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Application of quality improvement strategies in 389 European hospitals: results of the MARQuIS project
  1. M J M H Lombarts1,
  2. I Rupp1,
  3. P Vallejo2,
  4. R Suñol2,
  5. N S Klazinga1
  1. 1
    Academic Medical Center, Department of Social Medicine, University of Amsterdam, Amsterdam, the Netherlands
  2. 2
    Avedis Donabedian Institute, Autonomous University of Barcelona, and CIBER Epidemiology and Public Health (CIBERESP), Barcelona, Spain
  1. Dr M J M H (Kiki) Lombarts, Academic Medical Center, Department of Social Medicine, University of Amsterdam, Meibergdreef 9, PO Box 22700, 1100 DE Amsterdam, the Netherlands; m.j.lombarts{at}amc.uva.nl

Abstract

Context: This study was part of the Methods of Assessing Response to Quality Improvement Strategies (MARQuIS) research project investigating the impact of quality improvement strategies on hospital care in various countries of the European Union (EU), in relation to specific needs of cross-border patients.

Aim: This paper describes how EU hospitals have applied seven quality improvement strategies previously defined by the MARQuIS study: organisational quality management programmes; systems for obtaining patients’ views; patient safety systems; audit and internal assessment of clinical standards; clinical and practice guidelines; performance indicators; and external assessment.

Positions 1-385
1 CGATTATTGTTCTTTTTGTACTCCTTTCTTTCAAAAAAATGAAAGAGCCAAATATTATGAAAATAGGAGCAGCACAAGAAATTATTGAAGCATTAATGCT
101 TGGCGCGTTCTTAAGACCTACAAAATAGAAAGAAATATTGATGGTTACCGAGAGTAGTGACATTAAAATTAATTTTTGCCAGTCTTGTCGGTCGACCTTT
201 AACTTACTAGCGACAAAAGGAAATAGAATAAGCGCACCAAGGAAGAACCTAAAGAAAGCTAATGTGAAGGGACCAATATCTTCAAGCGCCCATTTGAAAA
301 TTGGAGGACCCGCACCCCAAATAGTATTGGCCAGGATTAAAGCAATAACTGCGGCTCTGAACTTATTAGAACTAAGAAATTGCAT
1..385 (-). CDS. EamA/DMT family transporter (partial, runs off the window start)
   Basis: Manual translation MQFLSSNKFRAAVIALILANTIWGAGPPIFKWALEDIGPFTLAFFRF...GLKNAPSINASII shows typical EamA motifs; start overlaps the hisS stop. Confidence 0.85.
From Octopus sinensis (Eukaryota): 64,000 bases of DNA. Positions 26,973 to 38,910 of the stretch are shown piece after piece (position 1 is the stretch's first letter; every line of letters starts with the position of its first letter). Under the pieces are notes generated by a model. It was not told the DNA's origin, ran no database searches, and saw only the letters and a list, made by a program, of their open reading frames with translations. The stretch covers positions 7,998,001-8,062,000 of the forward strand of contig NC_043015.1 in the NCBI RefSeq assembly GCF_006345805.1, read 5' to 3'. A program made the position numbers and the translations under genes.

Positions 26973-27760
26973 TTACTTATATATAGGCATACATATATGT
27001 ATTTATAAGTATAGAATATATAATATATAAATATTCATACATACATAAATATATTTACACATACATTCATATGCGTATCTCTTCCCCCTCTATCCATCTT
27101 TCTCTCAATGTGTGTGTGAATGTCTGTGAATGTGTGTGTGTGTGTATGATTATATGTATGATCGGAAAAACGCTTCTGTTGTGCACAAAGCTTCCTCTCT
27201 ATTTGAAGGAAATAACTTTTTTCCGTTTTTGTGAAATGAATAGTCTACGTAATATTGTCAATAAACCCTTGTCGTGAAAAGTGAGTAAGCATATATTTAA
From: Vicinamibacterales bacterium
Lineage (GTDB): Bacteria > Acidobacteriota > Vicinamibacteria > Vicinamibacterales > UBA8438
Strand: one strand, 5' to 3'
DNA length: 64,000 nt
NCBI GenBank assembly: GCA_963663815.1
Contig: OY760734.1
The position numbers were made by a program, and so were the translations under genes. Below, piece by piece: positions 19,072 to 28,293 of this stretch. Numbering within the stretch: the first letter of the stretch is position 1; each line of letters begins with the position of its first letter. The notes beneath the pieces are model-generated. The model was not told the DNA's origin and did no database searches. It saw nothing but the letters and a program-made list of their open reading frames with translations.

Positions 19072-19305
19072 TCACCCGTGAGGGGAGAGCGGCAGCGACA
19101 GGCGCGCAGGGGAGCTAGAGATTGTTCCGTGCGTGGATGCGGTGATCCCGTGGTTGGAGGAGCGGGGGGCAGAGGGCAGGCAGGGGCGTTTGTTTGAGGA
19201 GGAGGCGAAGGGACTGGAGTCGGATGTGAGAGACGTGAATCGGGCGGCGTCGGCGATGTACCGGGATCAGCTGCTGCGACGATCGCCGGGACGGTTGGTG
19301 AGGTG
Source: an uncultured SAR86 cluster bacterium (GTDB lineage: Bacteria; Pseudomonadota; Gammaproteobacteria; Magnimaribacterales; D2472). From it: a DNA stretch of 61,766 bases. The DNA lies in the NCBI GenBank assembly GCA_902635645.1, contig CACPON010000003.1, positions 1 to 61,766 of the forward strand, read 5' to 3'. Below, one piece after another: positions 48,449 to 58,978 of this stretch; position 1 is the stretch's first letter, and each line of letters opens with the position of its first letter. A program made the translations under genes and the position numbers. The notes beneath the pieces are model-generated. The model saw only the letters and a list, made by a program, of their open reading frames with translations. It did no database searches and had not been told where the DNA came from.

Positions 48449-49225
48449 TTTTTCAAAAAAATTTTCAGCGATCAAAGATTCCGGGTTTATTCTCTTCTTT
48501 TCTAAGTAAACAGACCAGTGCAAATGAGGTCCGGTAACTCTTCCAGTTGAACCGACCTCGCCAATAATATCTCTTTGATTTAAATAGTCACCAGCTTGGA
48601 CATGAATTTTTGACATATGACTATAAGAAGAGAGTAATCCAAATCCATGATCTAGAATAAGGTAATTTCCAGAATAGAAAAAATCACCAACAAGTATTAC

Methods: A web-based questionnaire was used to survey acute care hospitals in eight EU countries. The reported findings were later validated via on-site survey and site visits in a sample of the participating hospitals. Data collection took place from April to August 2006.

Results: 389 hospitals participated in the survey; response rates varied per country. All seven quality improvement strategies were widely used in European countries. Activities related to external assessment were the most broadly applied across Europe, and activities related to patient involvement were the least widely implemented. No one country implemented all quality strategies at all hospitals. There were no differences between participating hospitals in western and eastern European countries regarding the application of quality improvement strategies.

Conclusions: Implementation varied per country and per quality improvement strategy, leaving considerable scope for progress in quality improvements. The results may contribute to benchmarking activities in European countries, and point to further areas of research to explore the relationship between the application of quality improvement strategies and actual hospital performance.

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Footnotes

  • Funding: Research done for the “Methods of Assessing Response to Quality Improvement Strategies (MARQuIS)” project (SP21-CT-2004-513712) was funded by the European Commission through its Scientific Support to Policies action under the Sixth Framework Programme for Research.

  • Competing interests: None declared.

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